Posted by Macquarie Asset Management
August 25, 2020
For solar, in 1976 a photovoltaic (PV) module cost $79/W (in real, 2018 dollars). This price has since fallen to around $0.2/W1. That is a -12.7% annual fall in module costs for 44 years and a learning rate (average price fall per doubling of capacity) of 27.8% (Figure 1). The key drivers of this long-run decline in costs include the more efficient use of polysilicon (as improved slicing methods have reduced waste), greater use of monocrystalline silicon (which is more efficient), and improvements in module design (which have increased power output).
The cost of wind power has also fallen, although not as rapidly as solar. Most of the capex cost for wind – roughly 60-80% although it does vary by market - is the turbine2. Data from Vestas shows that the global price of turbines has fallen from around $1.45/W in 2009 to $0.91/W in 2017, a -5.6% fall in cost per year (Figure 2).
Other costs such as foundation construction, assembly, electrical infrastructure, and wind measurement are generally a function of the number of turbines, with larger turbines thereby reducing these costs in per MW terms.
Daniel McCormack, Macquarie Infrastructure and Real Assets Economist
Being hostage to meteorology, renewables power supply cannot simply be dialled up as needed to meet an unexpected surge in demand or shortfall in other supply, something that has the potential to create demand-supply matching problems3.
There are many ways to solve this demand-supply matching problem (otherwise known as the intermittency challenge). Batteries are one option and from a technical point of view they are very good at managing short-term demand and supply mismatches.
The economics of batteries have also improved dramatically in recent years. In 2010 a lithium-ion battery cost $1183 per kWh but by 2019 that price had dropped to $156, an -87% fall over nine years (Figure 3)4.
Battery prices have now fallen to the point that very large, grid-scale batteries are being deployed. In some cases, this is a solar PV plus battery unit being used in remote locations (such as on a Pacific island6) to replace diesel generator-based power. But in others grid-scale batteries are being used. A recent example is the Hornsdale Power Reserve in South Australia. When it was installed in December 2017 it was the largest battery in the world7 and was seen as a real test case for grid-scale batteries. Overall, the battery has proved adept at frequency management, at providing short-term power in the event of outages of other supply and has generally been regarded as a resounding success8. Essentially, it has provided proof of concept for grid scale batteries.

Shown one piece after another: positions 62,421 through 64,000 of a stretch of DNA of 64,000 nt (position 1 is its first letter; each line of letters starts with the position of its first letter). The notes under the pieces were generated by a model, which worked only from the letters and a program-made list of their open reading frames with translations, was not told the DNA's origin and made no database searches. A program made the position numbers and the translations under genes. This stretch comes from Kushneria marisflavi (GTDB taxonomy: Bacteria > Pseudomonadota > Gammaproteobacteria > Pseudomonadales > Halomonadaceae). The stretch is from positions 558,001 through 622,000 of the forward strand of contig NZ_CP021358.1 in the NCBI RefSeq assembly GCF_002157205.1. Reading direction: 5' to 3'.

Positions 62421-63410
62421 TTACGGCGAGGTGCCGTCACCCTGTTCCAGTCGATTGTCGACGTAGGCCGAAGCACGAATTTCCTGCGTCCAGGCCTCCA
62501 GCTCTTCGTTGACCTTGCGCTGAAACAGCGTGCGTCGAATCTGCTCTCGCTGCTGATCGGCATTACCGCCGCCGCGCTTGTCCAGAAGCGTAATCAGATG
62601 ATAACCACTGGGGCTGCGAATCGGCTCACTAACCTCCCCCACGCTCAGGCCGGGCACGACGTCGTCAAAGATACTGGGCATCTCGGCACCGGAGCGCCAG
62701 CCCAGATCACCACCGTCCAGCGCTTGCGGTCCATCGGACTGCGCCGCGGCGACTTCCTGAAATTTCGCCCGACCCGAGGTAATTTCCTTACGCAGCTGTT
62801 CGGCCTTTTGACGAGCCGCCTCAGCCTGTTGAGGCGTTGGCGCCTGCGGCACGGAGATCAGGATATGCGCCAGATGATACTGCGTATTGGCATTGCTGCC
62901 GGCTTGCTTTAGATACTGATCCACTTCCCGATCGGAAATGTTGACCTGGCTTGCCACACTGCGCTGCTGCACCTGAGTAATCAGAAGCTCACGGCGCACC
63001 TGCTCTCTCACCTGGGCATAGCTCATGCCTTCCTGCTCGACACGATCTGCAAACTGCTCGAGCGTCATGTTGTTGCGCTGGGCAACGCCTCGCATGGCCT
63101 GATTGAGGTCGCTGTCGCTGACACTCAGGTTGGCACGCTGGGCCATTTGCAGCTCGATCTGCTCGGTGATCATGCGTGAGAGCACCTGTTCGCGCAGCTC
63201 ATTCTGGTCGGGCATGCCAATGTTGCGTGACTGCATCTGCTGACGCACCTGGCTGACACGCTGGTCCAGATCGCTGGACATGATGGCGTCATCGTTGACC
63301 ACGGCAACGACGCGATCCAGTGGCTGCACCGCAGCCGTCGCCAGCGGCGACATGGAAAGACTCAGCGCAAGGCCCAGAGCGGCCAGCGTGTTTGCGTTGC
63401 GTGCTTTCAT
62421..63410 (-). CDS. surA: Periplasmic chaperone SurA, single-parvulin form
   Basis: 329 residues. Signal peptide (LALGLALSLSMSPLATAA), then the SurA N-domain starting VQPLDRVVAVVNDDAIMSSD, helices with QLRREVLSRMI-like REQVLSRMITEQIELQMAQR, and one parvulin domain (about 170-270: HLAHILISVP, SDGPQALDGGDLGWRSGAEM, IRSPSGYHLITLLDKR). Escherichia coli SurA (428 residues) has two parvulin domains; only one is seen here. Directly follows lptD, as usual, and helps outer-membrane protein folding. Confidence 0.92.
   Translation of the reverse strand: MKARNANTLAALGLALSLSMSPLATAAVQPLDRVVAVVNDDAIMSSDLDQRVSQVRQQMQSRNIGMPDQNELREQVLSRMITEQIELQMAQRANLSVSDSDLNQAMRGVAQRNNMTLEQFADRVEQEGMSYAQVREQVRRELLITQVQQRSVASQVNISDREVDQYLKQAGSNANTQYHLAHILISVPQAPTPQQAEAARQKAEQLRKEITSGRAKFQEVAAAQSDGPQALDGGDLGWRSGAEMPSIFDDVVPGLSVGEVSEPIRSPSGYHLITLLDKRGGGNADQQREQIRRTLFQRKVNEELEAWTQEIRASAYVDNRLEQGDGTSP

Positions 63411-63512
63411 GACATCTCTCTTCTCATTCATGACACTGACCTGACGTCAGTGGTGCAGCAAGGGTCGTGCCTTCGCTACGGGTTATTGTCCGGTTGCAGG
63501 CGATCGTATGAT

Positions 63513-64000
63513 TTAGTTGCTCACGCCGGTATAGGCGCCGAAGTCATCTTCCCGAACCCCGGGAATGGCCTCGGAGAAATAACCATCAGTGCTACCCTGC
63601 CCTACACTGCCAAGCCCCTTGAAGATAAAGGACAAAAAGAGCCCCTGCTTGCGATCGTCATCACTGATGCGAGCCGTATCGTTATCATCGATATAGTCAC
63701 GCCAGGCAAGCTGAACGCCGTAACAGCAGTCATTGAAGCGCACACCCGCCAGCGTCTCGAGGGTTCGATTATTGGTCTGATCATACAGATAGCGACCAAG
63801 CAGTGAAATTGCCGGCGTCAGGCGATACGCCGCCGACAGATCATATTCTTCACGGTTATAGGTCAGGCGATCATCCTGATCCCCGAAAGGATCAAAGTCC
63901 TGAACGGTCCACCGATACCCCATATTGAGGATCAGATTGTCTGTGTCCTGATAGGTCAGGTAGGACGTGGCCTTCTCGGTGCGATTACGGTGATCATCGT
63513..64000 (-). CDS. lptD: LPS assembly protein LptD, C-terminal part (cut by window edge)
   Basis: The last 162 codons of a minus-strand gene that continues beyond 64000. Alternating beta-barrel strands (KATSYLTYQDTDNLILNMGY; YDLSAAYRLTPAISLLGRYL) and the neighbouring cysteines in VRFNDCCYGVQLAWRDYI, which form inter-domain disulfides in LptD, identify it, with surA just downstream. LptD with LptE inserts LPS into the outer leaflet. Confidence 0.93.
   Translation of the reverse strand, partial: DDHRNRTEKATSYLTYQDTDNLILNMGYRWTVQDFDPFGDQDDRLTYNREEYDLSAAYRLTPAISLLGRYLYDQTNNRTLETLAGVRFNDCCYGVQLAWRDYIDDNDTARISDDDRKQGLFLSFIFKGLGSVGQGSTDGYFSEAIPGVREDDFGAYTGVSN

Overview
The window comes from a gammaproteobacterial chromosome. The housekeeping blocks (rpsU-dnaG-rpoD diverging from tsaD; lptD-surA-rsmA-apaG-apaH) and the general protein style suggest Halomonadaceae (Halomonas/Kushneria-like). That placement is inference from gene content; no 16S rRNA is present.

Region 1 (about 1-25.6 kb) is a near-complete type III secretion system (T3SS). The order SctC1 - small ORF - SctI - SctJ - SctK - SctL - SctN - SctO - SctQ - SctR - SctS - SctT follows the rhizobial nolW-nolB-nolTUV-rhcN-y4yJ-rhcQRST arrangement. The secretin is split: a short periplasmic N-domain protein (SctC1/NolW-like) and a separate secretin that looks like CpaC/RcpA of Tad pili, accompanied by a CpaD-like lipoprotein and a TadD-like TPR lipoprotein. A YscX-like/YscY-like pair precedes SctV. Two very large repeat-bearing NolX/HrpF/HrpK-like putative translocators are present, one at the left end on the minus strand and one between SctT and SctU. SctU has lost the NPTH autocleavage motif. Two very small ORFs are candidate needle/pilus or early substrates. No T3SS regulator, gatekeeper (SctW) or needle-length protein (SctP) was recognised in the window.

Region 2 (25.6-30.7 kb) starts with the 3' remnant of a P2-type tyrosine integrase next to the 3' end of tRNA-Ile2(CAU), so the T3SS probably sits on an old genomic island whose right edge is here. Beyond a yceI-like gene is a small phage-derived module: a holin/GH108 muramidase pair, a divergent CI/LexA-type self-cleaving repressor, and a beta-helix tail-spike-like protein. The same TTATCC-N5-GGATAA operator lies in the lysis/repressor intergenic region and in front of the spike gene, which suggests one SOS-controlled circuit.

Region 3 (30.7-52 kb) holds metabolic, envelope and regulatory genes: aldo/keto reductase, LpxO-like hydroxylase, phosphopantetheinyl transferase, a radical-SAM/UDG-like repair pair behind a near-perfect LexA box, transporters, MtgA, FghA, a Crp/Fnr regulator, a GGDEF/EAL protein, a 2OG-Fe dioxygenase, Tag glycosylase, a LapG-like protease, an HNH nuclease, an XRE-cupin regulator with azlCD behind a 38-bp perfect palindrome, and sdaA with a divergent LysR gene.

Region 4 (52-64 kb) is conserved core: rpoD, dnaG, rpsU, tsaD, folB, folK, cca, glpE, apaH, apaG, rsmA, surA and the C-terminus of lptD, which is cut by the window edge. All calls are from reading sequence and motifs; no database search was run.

Electricity is an essential service for communities and is necessary for a broad range of other economic activity. Reliability of supply is, therefore, crucial and this makes electricity markets different to markets for other goods and services. At the same time governments have climate change and cost9 objectives to meet. The challenge of meeting all three of these goals is often referred to as the energy trilemma.
To solve the reliability issue governments have increasingly been making use of the capacity market concept, where producers are required to have a certain amount of supply on standby and are paid for providing that surplus capacity. In our view, capacity markets, power purchase agreements and batteries are all likely to form part of the solution to the intermittency and reliability challenge. But the clean nature of the power renewables produce, and their growing cost advantage, means they are likely to be a key part of the solution to the energy trilemma as well and governments are likely to remain incentivised to ensure private capital investment in renewables projects can obtain an adequate risk-adjusted return for quite some time to come.
All currencies quoted are in $US
1. Prices have since dropped to around $0.2/W – see BNEF’s “May 2020 PV Index: Supply, Shipments and Prices (June 2020)
2. See page 3 of BNEF’s “Onshore Wind: The Experience Curve Revisited”, September 2018
3. Demand and supply matching problems are of course not new, they have been around since we have had electricity networks, this is just a more intense version. Demand and supply matching problems are of course not new, they have been around since we have had electricity networks, this is just a more intense version.
4. Whilst stationary energy storage systems are not the same as those for EV battery packs – as they include additional ‘balance of systems’ costs like grid connections – the underlying decline in battery costs is helping to reduce these total system costs.
5. These prices are for EV battery packs, not stationary storage, but improvements here are driving declines in battery prices generally.
6. See https://www.theverge.com/2017/3/8/14854858/tesla-solar-hawaii-kauai-kiuc-powerpack-battery-generator
9. Governments always want to provide consumers with the lowest cost electricity possible.
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